(2) A determination of guilt without further penalty.

(3) Partial confinement.

(4) Total confinement.

(5) A fine.

(b) General standards. In selecting from the alternatives set forth in subsection (1) the court shall follow the general principle that the sentence imposed should call for confinement that is consistent with the protection of the public, the gravity of the offense as it relates to the impact on the life of the victim and on the community, and the rehabilitative needs of the defendant. The court shall also consider any guidelines for sentencing adopted by the Pennsylvania Commission on Sentencing and taking effect pursuant to section 2155 (relating to publication of guidelines for sentencing.) In every case in which the court imposes a sentence for a felony or misdemeanor, the court shall make as a part of the record, and disclose in open court at the time of sentencing, a statement of the reason or reasons for the sentence imposed. (emphasis added).

See also Commonwealth v. Riggins, 474 Pa. 115, 377 A.2d 140 (1977); and Commonwealth v. Wicks, 265 Pa.Superior Ct. 305, 401 A.2d 1223 (1979).

[7] Because we conclude that appellant's argument is meritless, we also reject as untenable appellant's correlative assertion that sentencing counsel was ineffective in failing to include this contention in his Motion for Reduction of Sentence, since we cannot regard counsel as ineffective for declining to pursue what would prove to be a baseless claim. Commonwealth v. Hubbard, 472 Pa. 259, 372 A.2d 687 (1977).

[8] Appellant phrases his argument as follows:

Trial counsel provided ineffective assistance where there was a failure to specifically object to the pre-sentence report, failure to provide a report of the content to the appellant so that he might knowingly and effectively exercise his rights to allocution pursuant to Pennsylvania Rule of Criminal Procedure 1405, and failure to assemble witnesses as to the defendant's character and drug dependence.

[9] At the time of sentencing, the Rule read, in relevant part: Disclosure of reports

(a) All psychiatric and pre-sentence reports shall be confidential records. They shall be available only to:

(1) the sentencing judge;

(2) the attorney for the Commonwealth and counsel for the defendant for inspection, only, on conditions stated by the sentencing judge. . . .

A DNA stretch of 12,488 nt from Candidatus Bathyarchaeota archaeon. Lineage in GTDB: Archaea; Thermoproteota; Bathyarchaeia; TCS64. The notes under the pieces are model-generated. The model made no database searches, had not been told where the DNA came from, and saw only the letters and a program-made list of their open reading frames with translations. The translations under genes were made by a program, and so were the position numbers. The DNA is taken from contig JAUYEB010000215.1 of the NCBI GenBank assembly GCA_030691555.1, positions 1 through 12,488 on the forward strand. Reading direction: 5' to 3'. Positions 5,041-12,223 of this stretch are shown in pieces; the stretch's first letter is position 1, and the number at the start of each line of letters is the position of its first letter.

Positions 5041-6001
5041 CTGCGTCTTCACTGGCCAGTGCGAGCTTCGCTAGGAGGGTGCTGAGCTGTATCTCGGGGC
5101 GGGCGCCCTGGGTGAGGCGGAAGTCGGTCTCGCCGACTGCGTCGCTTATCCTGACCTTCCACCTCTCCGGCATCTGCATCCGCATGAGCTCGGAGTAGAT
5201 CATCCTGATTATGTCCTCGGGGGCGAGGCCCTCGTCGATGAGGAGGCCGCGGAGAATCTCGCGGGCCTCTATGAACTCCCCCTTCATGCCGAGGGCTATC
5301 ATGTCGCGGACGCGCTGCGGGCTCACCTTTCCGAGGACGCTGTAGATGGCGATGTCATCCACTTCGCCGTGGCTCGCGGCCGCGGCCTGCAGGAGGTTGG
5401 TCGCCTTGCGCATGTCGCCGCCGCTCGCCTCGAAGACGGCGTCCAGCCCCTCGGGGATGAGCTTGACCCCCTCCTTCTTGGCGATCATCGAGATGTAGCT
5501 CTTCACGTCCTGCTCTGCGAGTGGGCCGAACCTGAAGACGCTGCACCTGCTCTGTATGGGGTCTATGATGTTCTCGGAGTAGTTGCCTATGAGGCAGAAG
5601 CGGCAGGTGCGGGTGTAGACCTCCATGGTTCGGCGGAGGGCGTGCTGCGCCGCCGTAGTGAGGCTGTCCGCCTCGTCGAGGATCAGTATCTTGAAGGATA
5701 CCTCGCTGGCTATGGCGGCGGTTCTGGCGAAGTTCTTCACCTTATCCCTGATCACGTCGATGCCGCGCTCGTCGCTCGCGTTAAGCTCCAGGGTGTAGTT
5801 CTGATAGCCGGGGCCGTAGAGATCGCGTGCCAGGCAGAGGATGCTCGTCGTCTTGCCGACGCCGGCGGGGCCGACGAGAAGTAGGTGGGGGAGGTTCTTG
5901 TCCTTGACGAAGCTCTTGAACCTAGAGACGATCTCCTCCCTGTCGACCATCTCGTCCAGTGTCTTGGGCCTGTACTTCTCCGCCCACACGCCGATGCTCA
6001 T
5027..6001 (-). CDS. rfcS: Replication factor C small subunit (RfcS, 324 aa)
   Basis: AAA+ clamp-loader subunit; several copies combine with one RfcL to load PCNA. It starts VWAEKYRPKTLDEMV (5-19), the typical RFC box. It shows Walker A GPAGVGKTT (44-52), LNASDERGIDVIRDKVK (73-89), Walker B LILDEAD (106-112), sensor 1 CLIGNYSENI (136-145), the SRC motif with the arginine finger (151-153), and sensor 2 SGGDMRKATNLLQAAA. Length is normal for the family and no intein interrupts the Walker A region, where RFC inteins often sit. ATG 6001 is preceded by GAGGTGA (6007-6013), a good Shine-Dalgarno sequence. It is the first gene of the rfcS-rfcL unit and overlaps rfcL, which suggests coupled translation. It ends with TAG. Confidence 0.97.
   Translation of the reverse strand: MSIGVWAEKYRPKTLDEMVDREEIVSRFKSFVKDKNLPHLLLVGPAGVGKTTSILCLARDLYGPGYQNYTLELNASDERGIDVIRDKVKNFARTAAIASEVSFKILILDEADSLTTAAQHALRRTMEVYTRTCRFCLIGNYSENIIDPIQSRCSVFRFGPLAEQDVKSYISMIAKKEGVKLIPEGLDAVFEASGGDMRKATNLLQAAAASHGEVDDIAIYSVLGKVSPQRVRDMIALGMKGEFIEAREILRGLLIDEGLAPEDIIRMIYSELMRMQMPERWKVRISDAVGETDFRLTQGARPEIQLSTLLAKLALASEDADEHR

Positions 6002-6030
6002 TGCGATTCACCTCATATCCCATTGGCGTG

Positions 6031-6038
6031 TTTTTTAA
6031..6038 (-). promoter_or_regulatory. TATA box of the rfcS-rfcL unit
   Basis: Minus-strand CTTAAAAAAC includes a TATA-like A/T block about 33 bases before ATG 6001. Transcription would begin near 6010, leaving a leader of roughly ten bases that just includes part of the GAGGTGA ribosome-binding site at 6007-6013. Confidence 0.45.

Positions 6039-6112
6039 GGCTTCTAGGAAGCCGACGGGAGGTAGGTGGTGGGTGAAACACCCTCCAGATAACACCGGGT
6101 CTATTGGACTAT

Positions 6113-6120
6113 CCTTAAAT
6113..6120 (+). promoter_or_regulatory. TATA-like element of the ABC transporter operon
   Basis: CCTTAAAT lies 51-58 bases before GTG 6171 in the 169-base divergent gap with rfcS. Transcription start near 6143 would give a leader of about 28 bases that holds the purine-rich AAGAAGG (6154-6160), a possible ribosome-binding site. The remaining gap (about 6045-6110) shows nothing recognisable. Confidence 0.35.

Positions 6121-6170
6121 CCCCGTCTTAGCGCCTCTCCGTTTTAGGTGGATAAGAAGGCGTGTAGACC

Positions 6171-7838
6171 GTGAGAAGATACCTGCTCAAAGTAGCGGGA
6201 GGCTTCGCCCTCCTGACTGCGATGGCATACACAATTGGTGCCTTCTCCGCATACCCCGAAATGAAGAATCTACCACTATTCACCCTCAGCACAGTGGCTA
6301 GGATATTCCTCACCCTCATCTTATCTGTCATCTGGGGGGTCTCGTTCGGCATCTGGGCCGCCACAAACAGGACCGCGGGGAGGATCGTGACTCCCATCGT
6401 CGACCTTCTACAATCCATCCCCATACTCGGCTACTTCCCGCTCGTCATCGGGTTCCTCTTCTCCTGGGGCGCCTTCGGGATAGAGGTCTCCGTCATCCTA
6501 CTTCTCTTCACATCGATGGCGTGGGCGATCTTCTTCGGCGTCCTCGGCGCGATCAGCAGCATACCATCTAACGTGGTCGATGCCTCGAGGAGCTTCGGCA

(b) The sentencing judge may impose conditions of confidentiality consistent with this Rule.


COMMENT: The policy on disclosure contained in this Rule is intended to prevent injustices which may arise when inaccurate information in psychiatric and pre-sentence reports is submitted to the judge unchallenged. However, the Rule is not intended to encourage formal litigation over these reports but, on the contrary, is intended to prevent such a development by affording counsel for both parties an opportunity to point out any such inaccuracies before the judge pronounces sentence. Although the appellate courts have never conclusively decided whether a defendant is entitled to see these reports as a constitutional right, the Supreme Court of Pennsylvania has recently concluded that in its supervisory powers it would direct disclosure of portions not secured on a confidential basis. Commonwealth v. Phelps, 450 Pa. 597, 301 A.2d 678 (1973). Paragraph (a)(2) permits the sentencing judge to impose conditions on counsel. This permits the judge to preserve the confidentiality of sources of information when deemed necessary. It also permits the judge in the proper exercise of his discretion to withhold portions of the report from counsel or to require counsel not to disclose portions to defendant, when the latter's mental or physical well-being may be jeopardized thereby.

Rule 1404, Pa.R.Crim.P. (emphasis added).

[10] These Standards provide:

Presentence report: disclosure parties.

(a) Fundamental fairness to the defendant requires that the substance of all derogatory information which adversely affects his interests and which has not otherwise been disclosed in open court should be called to the attention of the defendant, his attorney, and others who are acting on his behalf.

(b) This principal should be implemented by requiring that the sentence court permit the defendant's attorney, or the defendant himself if he has no attorney, to inspect the report. The prosecution should also be shown the report if it is shown to the defense. In extraordinary cases, the court should be permitted to except from disclosure parts of the report which are not relevant to a proper sentence, diagnostic opinion which might seriously disrupt a program of rehabilitation, or sources of information which has been obtained on a promise of confidentiality. In all cases where parts of the report are not disclosed under such authority, the court should be required to state for the record the reasons for its action and to inform the defendant and his attorney that information has not been disclosed. The action of the court in excepting information from disclosure should be subject to appellate review.

ABA Project on Minimum Standards for Criminal Justice, Standards Relating to Sentencing Alternatives and Procedures § 4.4 (Approved Draft, 1968) (emphasis added).